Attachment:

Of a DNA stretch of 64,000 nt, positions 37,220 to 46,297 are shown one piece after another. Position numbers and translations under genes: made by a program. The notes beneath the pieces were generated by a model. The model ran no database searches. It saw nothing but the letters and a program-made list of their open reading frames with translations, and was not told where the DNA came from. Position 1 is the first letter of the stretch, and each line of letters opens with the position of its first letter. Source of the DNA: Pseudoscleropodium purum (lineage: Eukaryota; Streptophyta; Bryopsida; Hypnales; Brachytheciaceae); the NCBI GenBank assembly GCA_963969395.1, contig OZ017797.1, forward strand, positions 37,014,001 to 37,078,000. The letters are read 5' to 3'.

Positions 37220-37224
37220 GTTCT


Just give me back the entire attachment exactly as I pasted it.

Of a DNA stretch of 64,000 nt, positions 37,220 to 46,297 are shown one piece after another. Position numbers and translations under genes: made by a program. The notes beneath the pieces were generated by a model. The model ran no database searches. It saw nothing but the letters and a program-made list of their open reading frames with translations, and was not told where the DNA came from. Position 1 is the first letter of the stretch, and each line of letters opens with the position of its first letter. Source of the DNA: Pseudoscleropodium purum (lineage: Eukaryota; Streptophyta; Bryopsida; Hypnales; Brachytheciaceae); the NCBI GenBank assembly GCA_963969395.1, contig OZ017797.1, forward strand, positions 37,014,001 to 37,078,000. The letters are read 5' to 3'.

Positions 37220-37224
37220 GTTCT